A group of psychiatric and medical conditions, previously thought to be separate ailments, could all be signs of one illness, which is sometimes called Affective Spectrum Disorder (ASD). Forms of ASD include such problems as major depressive disorder, attention-deficit/hyperactivity disorder (ADHD), bulimia nervosa, cataplexy, dysthymic disorder, fibromyalgia, generalized anxiety disorder, irritable bowel syndrome, migraine, obsessive-compulsive disorder, panic disorder, post-traumatic stress disorder, premenstrual dysphoric disorder, and social phobia.
A few years ago, a study sought to test the hypothesis that ASD, taken as a single entity, would aggregate in families and could therefore most likely be viewed as one illness with multiple forms.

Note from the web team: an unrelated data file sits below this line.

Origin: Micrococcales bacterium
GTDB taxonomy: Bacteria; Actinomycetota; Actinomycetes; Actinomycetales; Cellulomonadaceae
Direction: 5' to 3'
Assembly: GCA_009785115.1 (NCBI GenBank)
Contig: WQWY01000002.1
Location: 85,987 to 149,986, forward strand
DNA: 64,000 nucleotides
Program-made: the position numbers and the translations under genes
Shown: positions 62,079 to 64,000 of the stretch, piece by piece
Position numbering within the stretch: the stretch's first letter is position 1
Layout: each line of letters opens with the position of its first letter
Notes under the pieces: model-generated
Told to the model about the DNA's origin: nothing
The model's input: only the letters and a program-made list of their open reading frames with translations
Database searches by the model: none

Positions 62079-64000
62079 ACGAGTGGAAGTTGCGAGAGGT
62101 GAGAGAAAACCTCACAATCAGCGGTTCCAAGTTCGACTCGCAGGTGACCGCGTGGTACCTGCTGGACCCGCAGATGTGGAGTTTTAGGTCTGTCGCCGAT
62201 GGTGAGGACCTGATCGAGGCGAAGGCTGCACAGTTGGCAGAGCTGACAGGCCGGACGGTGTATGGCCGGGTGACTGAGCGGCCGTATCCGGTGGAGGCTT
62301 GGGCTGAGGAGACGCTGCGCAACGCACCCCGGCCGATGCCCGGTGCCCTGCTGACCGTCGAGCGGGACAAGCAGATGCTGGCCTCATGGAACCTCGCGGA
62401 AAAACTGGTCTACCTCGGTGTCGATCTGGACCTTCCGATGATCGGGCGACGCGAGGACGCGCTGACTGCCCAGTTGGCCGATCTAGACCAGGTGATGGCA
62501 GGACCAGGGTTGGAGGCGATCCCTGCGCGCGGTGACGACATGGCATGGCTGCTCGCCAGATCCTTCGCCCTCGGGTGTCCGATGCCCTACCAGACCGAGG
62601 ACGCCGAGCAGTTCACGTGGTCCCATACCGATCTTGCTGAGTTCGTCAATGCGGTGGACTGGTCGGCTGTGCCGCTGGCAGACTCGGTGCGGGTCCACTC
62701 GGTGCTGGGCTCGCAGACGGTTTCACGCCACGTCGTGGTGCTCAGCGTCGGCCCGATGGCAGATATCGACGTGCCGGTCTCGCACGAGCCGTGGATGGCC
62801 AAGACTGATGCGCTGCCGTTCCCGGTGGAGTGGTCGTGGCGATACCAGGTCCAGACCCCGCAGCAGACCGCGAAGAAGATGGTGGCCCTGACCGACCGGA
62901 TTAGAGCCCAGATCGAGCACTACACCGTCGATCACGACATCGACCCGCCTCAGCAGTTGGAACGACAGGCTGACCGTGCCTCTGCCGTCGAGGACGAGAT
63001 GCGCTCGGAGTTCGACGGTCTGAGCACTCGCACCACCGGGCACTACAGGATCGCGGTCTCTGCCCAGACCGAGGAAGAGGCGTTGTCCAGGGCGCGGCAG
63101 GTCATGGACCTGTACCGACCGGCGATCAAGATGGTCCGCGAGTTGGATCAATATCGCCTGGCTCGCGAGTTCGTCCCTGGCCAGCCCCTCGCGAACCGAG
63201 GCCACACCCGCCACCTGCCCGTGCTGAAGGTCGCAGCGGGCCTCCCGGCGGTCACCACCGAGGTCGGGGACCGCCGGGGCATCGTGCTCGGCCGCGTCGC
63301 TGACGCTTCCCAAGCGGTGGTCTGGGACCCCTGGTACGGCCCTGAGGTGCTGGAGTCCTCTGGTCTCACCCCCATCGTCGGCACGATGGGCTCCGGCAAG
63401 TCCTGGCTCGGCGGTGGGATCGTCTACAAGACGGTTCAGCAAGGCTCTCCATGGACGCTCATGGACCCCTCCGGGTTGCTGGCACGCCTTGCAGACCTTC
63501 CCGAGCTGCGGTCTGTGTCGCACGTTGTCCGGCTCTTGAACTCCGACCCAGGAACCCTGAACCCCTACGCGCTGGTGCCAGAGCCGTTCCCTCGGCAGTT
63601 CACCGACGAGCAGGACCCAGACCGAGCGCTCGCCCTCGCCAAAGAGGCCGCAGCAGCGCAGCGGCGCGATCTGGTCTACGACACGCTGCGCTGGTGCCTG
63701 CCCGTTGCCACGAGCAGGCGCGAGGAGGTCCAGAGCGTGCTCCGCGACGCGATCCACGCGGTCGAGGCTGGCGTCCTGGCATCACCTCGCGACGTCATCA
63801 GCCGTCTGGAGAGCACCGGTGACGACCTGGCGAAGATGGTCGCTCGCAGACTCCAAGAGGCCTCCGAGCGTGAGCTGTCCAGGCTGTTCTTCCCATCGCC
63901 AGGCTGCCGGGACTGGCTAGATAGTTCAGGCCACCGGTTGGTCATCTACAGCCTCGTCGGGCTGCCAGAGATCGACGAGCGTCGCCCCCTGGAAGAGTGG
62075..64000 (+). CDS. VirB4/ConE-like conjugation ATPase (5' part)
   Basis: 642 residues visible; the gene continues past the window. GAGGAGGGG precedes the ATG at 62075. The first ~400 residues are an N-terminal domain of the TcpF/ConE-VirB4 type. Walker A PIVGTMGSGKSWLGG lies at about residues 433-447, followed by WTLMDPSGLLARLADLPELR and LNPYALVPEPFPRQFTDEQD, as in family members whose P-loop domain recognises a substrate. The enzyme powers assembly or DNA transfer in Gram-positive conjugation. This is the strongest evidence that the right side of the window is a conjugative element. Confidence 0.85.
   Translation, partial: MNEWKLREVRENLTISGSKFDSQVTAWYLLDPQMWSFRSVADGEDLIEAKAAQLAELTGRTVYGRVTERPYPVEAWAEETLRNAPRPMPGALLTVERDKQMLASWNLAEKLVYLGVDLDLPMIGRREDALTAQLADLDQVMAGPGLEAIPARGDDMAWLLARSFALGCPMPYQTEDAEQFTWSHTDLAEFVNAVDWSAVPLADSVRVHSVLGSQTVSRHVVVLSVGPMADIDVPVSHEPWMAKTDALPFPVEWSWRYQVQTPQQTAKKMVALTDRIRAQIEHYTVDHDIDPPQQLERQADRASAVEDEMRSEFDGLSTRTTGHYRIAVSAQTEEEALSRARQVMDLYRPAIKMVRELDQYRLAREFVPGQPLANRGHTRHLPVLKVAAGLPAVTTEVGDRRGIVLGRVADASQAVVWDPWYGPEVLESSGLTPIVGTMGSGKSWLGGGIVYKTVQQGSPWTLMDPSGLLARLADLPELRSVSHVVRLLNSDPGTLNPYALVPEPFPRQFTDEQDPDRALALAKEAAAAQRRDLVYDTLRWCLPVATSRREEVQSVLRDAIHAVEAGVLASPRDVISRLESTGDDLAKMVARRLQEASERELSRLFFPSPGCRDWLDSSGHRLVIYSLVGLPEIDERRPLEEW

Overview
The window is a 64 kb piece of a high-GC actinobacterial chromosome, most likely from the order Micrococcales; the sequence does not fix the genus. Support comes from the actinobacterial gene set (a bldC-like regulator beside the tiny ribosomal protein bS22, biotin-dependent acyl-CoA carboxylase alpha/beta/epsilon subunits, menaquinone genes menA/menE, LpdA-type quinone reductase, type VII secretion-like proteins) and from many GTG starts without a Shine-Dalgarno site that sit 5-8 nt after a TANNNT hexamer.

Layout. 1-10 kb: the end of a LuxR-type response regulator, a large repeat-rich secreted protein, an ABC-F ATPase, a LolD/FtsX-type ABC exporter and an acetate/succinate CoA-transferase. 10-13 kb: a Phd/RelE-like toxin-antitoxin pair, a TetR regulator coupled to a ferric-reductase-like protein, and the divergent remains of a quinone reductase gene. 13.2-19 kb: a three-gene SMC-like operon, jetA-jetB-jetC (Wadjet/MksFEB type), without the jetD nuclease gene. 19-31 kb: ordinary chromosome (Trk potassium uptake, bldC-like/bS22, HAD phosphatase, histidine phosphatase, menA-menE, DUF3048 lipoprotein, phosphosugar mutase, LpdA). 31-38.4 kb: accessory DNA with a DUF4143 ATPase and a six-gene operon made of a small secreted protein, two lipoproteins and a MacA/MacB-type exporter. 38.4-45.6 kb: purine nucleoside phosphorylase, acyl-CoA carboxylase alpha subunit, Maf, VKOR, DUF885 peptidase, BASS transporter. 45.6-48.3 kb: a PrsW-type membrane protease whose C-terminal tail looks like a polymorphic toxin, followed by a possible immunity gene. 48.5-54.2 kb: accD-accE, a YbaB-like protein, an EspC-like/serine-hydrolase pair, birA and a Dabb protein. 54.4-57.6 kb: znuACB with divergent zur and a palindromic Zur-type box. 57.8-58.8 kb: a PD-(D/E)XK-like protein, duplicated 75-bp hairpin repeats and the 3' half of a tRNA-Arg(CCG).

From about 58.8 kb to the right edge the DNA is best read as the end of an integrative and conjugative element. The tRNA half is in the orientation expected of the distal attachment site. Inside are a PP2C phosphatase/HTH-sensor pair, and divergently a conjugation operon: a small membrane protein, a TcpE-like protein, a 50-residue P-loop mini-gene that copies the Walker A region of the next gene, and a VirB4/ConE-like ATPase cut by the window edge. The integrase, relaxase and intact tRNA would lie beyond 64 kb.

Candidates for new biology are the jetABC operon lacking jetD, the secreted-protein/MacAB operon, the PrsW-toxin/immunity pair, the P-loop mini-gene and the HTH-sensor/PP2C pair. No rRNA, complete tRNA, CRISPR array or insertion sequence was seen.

According to the study:
“Affective spectrum disorder aggregates strongly in families ... These results suggest that forms of ASD may share heritable pathophysiologic features.”
But a further look into the science behind ASD shows that heredity is not the only factor at work. For example, patients with normal body composition rarely have these brain dysfunction symptoms, but patients with excessive body fat almost always have them, and they tend to worsen over time. And in particular, the triggers of the disorder appear to be excessive fructose and simple carbohydrates, especially grains.
Excessive fructose leads to insulin resistance and then magnified glucose spikes following meals. Over time, these repeated spikes can affect the chemistry of your brain, resulting in up to 20 brain dysfunction symptoms, as well as the loss of your brain’s ability to auto-regulate fat. Dr. William Wilson has therefor taken to calling the disease Carbohydrate Associated Reversible Brain syndrome (CARB Syndrome). Using this model, he has developed a single treatment protocol which has proven effective for a variety of ailments, including obesity, type II diabetes, some forms of depression, PTSD, autism, eating disorders, fibromyalgia, IBS, interstitial cystitis, anxiety disorders, insomnia, and ADHD.